Robert Mitchell is a National Correspondent for Computerworld. He writes features, blogs and has more than 20 years of experience in the IT industry. Prior to joining Computerworld he was the manager of business development for an IT services company. He has served in a variety of editorial roles at several IT publications, including BYTE Magazine and Network World. For several years he also served as a marketing manager, a truly thankless job, where he helped deploy IT to automate sales and marketing efforts.
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As TurboTax deals with the last minute crush of filers, vice president Bob Meighan shares the four most commonly asked questions customers are asking this year.
When a Wi-Fi security camera triggers an alert and you're on the road, it's up to you to stop and figure out what's going on.
Google's decision to make HTTPS encryption for Gmail users mandatory is a bad idea. Here's why.
The three-part series I just finished up this week, the paranoid's survival guide to privacy, includes 32 different things privacy professionals say you can do to protect your privacy both online and off.
I haven't done most of them.
The problem is that protecting your privacy can be a lot of work. But the good news is that you probably don't have to do everything.
It's challenging enough to provide bandwidth to more than 70,000 fans with mobile devices in an NFL stadium. But it wasn't until the Super Bowl last month that National Football League senior vice president and CIO Michelle McKenna-Doyle realized that a significant amount of available bandwidth was being wasted by the thousands of smart phones fans brought with them to the stadium.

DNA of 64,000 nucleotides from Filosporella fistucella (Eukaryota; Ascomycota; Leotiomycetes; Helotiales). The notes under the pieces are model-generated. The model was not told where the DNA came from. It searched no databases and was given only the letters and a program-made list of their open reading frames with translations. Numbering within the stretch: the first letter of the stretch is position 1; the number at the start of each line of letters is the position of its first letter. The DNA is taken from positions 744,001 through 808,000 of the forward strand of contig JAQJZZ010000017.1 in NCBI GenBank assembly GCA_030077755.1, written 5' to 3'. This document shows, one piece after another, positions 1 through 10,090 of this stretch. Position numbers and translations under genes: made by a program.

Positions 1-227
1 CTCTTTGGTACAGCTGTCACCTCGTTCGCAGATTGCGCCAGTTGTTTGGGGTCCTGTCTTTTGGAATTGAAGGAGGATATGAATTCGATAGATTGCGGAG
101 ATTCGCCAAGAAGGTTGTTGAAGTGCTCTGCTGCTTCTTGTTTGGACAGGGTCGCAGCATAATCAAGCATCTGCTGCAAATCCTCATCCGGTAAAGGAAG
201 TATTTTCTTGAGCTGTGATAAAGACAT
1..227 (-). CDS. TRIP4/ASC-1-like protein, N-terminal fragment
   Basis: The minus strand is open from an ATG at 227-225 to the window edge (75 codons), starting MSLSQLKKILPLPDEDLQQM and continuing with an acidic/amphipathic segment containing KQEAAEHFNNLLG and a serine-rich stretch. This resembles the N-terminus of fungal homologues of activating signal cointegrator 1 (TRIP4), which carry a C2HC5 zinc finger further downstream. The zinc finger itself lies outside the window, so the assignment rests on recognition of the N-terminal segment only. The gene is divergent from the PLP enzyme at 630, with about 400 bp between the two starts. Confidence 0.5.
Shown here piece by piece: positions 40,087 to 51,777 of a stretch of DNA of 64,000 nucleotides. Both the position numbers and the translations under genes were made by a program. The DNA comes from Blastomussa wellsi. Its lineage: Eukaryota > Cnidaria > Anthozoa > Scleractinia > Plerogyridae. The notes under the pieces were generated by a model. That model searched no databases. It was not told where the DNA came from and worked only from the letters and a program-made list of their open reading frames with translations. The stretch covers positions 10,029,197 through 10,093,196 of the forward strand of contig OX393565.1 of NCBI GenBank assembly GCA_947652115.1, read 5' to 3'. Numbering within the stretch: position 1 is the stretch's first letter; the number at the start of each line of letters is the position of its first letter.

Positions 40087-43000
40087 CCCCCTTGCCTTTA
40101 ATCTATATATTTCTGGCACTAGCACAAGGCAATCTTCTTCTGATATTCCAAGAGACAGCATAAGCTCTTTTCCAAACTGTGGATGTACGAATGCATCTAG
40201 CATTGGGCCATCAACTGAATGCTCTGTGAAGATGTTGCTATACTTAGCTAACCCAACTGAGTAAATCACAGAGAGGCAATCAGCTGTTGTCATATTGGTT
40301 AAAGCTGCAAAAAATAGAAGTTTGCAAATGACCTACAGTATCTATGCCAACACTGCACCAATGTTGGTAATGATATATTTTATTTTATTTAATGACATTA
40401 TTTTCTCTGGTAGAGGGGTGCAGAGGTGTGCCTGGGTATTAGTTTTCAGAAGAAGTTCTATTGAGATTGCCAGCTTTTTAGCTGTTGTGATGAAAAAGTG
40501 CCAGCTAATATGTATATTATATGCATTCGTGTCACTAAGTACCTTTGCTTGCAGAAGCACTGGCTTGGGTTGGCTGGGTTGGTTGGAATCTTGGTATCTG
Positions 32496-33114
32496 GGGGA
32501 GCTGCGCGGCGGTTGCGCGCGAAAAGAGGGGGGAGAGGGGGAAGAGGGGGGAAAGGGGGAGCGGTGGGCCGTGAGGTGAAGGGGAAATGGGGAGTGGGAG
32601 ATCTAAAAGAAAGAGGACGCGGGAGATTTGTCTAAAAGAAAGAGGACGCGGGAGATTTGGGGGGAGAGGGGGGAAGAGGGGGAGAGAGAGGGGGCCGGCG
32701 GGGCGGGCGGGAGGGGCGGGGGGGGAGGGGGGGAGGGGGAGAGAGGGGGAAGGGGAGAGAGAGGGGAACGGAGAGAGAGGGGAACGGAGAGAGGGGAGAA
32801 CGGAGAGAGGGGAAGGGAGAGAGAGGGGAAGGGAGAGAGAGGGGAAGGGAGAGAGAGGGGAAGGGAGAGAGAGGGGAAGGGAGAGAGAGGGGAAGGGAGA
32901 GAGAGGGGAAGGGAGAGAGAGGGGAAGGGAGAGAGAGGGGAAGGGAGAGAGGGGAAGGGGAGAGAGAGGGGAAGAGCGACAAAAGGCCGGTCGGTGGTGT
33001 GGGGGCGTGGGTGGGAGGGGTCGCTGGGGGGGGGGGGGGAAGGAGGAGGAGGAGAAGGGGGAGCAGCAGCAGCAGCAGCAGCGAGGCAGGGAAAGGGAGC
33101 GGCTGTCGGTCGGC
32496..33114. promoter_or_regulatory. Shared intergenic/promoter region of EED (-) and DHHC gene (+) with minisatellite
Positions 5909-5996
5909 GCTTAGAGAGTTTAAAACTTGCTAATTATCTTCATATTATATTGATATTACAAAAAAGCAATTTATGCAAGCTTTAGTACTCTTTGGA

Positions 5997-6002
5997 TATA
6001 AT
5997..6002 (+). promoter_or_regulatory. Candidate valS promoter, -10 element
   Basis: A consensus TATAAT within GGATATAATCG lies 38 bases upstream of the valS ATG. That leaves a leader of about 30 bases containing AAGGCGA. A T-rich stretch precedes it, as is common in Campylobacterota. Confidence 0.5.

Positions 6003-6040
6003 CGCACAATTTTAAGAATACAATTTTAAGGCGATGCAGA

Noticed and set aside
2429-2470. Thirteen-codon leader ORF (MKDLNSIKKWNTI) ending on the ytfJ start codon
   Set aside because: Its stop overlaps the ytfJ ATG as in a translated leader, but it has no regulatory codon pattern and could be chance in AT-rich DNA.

This week Verizon Wireless announced changes to its Relevant Mobile Advertising Program that will allow the carrier to track your desktop surfing habits on the Web and use that information to help advertisers deliver targeted ads to your mobile phone. I've decided to opt out, but maybe not for the reasons you'd think.
Here's the deal:
SocialRadar, a new iPhone app, pulls from your social networks to tell you everything you need to know about people near you who are in up to six of your social networks, including their profile information, recent posts and where they are right now.
Almost every day it seems there's another revelation about what marketers, social media, or the government know about people's lives. But the most shocking development of late came last week with the news that OfficeMax had sent a bulk mailing to the family of a recently deceased teenager, addressing it to "Mike Seay/Daughter Killed in Car Crash/Or Current Business."
As offshore labor costs rise, labor-saving software bots stand ready to eliminate some of those jobs.
Schumacher is the lead investor in ad blocking software market leader Adblock Plus -- and the visionary behind its controversial Acceptable Ads business model. Here's why he thinks it will work.